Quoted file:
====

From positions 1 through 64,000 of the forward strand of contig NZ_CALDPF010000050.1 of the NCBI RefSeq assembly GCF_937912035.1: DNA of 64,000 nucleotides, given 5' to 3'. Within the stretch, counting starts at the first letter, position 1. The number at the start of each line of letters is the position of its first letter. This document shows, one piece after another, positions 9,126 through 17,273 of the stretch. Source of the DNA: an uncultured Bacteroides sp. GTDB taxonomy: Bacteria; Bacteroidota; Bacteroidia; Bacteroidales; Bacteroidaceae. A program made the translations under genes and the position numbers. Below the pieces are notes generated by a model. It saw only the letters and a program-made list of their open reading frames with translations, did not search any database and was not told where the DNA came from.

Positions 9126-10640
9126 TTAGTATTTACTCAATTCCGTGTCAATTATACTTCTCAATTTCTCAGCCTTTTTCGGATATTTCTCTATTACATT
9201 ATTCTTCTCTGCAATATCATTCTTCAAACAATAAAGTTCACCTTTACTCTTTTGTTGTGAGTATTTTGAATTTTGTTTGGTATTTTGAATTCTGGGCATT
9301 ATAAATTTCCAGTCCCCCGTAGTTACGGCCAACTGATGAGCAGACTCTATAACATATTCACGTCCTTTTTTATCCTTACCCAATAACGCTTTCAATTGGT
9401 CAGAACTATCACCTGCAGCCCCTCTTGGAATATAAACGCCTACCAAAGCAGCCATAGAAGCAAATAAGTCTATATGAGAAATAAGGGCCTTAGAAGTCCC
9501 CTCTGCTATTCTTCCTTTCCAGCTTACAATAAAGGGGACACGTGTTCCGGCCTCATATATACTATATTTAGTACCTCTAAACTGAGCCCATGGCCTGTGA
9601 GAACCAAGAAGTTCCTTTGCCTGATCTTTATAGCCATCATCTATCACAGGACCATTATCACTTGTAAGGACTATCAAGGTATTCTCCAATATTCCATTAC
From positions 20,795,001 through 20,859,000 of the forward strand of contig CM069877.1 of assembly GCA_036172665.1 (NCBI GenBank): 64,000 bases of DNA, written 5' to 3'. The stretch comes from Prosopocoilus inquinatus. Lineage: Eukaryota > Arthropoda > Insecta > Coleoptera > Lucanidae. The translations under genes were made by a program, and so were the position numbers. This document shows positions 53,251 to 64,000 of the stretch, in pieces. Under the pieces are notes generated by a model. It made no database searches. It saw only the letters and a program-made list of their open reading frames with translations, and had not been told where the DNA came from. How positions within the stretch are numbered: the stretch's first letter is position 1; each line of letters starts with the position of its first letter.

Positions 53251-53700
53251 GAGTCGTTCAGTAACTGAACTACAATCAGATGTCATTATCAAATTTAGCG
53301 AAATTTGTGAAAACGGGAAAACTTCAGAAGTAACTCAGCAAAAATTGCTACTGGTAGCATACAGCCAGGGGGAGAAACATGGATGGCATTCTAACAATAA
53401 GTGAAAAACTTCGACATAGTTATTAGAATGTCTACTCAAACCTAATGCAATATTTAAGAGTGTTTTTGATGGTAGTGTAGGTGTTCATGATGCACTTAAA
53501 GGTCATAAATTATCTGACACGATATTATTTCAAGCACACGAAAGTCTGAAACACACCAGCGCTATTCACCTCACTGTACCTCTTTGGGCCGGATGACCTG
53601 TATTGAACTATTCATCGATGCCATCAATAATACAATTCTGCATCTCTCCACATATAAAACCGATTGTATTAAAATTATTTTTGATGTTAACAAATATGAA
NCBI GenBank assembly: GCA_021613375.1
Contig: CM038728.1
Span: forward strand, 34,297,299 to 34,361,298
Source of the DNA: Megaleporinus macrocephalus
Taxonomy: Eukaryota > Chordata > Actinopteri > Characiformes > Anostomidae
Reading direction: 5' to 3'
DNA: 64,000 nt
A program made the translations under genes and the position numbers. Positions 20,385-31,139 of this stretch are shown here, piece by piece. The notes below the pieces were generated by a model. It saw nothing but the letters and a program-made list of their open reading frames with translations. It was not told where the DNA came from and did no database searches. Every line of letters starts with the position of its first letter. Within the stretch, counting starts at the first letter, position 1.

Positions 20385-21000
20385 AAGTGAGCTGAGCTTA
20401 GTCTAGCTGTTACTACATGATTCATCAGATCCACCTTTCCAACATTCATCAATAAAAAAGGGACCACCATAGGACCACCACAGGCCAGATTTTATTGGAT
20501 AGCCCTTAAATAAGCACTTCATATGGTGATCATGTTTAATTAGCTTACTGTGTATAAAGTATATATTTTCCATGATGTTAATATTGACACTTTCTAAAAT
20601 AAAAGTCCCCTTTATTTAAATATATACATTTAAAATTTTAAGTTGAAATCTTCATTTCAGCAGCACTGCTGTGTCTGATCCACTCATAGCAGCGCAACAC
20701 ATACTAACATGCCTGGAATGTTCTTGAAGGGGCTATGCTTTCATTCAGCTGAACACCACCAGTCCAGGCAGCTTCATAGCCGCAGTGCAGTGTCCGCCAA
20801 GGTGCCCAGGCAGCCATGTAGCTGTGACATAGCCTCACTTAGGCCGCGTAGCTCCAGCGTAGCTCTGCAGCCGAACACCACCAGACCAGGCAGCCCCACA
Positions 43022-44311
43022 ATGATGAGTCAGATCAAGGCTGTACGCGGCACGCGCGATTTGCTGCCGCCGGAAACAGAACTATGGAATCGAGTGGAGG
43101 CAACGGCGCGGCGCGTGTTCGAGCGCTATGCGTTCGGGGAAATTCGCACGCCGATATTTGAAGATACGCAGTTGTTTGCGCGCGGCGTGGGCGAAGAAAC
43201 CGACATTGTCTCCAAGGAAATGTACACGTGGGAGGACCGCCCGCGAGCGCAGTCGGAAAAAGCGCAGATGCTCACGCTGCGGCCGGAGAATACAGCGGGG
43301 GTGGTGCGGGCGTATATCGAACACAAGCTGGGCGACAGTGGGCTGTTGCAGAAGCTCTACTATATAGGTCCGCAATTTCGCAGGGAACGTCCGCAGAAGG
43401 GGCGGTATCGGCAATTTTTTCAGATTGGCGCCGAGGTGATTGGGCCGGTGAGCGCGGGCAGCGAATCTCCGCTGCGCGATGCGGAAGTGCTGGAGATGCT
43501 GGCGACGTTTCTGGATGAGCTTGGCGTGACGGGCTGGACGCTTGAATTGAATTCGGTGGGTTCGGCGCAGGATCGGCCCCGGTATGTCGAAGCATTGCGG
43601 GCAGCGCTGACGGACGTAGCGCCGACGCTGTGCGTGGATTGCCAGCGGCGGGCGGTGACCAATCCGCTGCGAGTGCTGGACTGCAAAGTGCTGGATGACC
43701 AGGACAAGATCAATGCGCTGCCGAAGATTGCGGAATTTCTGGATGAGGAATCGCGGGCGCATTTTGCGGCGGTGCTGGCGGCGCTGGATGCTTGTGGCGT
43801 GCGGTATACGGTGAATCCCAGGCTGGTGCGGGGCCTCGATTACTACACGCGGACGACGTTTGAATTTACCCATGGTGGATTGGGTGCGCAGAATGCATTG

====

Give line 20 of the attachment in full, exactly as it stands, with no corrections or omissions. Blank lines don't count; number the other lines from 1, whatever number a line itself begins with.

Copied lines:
Taxonomy: Eukaryota > Chordata > Actinopteri > Characiformes > Anostomidae